I’m Not Here

By Sonya Rehman

I’m not sure what I’m grieving. But there’s a mass around my heart that has seemed to dull the feeling-ness of things. It’s a bit clunky, but it’s something that I have grown accustomed to for a long time. When life – correction, my perception of life – gets overwhelming, I begin shutting down on an emotional level. Lots of little padlocks start snapping shut. I don’t want any light in, I don’t want any faux positivity, any talk of magic or manifestations and the power of prayer. Please. Even though I’m at the tail-end of The Autobiography of a Yogi, a book I’ve been meaning to read for a while, I can’t bring myself to begin meditating again. I’m only finishing this book because it is ‘something that has to be done’ on my endless to do list, my endless personal expectations that keep me up at night in a grip of anxiety and worry which I squash down further with back to back episodes of Say Yes to the Dress on YouTube. Yes, yes, great coping mechanism.

When I look at photos of myself, or old Insta Live interviews of myself at the start of March (the lockdown, when Covid flipped everything on its head), I can’t relate to that girl. In fact her open-heartedness annoys me. So full of it, still so child-like, God, the new 1000-year-old me thinks. So daft. I remember the denial when the lockdown was announced. I refused to believe this would last a few weeks. To think this would last the entire course of the year was unfathomable. I would sit in the small patch of our garden and look up at the blue sky, the electricity poles, their long, looping wires, the odd crow or kite flying in the distance, glance at my oblivious dogs rolling around in the grass, and feel like I was a trapped little child again.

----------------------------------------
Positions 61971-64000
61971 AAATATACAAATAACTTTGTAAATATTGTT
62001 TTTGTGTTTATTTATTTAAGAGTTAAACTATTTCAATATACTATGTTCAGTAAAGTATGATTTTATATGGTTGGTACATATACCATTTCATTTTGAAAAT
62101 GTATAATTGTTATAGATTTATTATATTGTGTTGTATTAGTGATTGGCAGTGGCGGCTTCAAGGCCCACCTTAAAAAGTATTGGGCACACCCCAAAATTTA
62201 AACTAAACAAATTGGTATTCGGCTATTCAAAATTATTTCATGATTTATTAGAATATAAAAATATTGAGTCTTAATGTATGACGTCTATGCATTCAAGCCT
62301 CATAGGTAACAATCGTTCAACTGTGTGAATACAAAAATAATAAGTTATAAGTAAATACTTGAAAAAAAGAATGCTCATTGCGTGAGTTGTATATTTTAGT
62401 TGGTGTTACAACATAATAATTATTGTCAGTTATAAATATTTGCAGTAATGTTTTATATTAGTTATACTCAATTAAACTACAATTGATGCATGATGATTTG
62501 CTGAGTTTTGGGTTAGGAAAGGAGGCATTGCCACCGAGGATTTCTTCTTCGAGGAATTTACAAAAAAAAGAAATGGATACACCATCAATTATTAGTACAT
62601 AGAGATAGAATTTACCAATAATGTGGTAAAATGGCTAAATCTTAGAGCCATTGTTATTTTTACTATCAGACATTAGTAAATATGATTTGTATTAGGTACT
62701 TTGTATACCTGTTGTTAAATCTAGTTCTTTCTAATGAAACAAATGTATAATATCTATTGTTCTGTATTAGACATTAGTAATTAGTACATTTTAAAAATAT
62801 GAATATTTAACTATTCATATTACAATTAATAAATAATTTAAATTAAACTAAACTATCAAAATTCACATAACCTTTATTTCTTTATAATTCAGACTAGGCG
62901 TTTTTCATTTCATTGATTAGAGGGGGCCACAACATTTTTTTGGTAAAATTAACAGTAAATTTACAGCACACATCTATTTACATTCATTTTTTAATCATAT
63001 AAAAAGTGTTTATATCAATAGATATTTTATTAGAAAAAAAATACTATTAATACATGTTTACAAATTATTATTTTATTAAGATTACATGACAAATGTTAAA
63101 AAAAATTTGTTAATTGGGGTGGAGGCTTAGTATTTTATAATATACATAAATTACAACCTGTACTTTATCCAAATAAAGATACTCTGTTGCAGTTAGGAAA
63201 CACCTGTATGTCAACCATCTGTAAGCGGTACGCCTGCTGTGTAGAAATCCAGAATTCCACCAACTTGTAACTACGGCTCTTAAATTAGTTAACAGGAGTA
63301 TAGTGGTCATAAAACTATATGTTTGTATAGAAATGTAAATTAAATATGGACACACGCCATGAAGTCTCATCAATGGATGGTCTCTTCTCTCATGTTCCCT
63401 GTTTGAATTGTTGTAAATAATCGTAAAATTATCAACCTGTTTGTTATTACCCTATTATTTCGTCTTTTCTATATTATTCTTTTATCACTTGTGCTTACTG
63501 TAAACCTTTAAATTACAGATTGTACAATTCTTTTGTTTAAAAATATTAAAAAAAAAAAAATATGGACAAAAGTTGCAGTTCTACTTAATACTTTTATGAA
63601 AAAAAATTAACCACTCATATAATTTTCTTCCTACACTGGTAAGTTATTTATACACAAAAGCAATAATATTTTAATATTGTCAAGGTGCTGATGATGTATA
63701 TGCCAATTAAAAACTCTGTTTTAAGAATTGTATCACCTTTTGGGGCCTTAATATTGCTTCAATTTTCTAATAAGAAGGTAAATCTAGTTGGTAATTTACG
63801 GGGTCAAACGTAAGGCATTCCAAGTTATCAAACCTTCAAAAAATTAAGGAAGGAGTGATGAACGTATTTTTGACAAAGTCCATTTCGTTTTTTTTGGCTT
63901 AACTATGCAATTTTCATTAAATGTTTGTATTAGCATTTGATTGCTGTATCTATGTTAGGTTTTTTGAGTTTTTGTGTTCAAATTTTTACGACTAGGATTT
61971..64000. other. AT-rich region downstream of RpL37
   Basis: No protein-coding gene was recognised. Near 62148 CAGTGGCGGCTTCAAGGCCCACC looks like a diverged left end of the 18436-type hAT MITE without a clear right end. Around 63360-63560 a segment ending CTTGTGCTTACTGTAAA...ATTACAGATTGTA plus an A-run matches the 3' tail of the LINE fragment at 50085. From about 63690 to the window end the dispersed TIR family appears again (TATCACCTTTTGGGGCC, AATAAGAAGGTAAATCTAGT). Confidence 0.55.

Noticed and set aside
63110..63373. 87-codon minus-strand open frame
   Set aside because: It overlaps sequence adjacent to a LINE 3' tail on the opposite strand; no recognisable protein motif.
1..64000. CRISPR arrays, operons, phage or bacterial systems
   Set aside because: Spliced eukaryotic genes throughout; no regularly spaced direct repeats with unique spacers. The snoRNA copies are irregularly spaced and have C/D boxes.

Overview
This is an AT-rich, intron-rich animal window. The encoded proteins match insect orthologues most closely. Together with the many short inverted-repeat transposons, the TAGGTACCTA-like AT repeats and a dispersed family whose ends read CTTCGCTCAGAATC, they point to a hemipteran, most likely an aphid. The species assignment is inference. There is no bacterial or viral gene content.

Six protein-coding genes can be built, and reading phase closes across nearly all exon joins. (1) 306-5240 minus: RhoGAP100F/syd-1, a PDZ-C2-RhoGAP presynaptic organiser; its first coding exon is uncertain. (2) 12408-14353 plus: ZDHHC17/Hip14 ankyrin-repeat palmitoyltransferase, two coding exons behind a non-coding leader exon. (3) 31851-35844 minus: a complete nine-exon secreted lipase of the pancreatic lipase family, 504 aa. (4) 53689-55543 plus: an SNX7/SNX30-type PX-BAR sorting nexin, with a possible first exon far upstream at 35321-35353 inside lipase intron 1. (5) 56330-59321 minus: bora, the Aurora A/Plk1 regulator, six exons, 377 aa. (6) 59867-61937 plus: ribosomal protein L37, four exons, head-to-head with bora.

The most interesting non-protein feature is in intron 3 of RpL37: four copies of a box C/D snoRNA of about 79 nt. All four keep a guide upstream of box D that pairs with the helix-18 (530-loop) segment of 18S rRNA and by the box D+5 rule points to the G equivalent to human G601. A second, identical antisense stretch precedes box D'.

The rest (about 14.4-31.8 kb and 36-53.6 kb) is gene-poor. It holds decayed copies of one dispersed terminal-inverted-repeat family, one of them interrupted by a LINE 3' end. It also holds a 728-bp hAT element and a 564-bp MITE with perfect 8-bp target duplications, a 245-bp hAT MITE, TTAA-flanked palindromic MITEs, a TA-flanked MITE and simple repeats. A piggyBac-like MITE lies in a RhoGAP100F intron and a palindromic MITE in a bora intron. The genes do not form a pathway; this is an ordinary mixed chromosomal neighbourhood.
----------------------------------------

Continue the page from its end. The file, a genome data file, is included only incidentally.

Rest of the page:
But how we acclimatize to our surroundings – no matter how stifling, horrific, trying…our minds and bodies begin settling into a routine no matter how peculiar or bizarre the circumstances. I wish I could be more confessional in my writing, like I used to, but I am tired of the questions, the judgment…besides, I don’t want to present my life story on a silver platter for all and sundry to pick at, poke around, snort at. Still, I’ll try. Writing is my only outlet and at the end of the day, dil halka karna hay.

I’m not sure what I’m grieving. I’m not sure what’s being nudged out and elbowed in. I’m not sure what my purpose is anymore, and is ‘purpose’ just a life achievement to do list for self-aggrandizement? The ever-expanding self-important SELF. Do this, do that, get this, get that, always on the move, a self-induced tizzy, a never-ending self-created hamster wheel. The damn self. Correction, the damn ego.

The days have a dream-like veneer to them. If the sky is blue, it has to be a very sharp, bright blue. The pink bougainvillea flowers, a very neon, fuchsia pink. I feel like I’m lodged in a Super Mario game, constantly seeing ‘GAME OVER’ thanks to getting my ass kicked by Bowser and failing to bag any mushroom power-ups.

The past and the present have merged in some ways. Old, buried patterns have emerged like phantoms. Certain unbecoming traits have amplified. It’s like someone hit the reset button without knowing how to begin again.

I know a lot of people around me are struggling and hustling to make it work, to squeeze out whatever little that’s left of their old selves to make it through the haze that is 2020. Some have crumbled. Some have drifted. Others have locked themselves into a hardcore routine (again, denial). How will we emerge from this?

Kaavan, the elephant (I wrote about him previously) left today. He’s on his way to an animal sanctuary in Cambodia after decades of mistreatment at the Islamabad Zoo.

The fact that his new life unfolds now, after suffering silently for so long, gives me hope. And that hope, that light, is always too much to bear especially when you are witness to a story, a happy ending like that. The relief, the respite, the belief, the way it floods in…is one of the most painful-wonderful things to witness. The swift disintegration of a stubborn (safe) perception that keeps you locked in and loyal to your pain and your disillusionment is a re-birth. And re-births are always painful.

Perhaps my grief is not grief after all.



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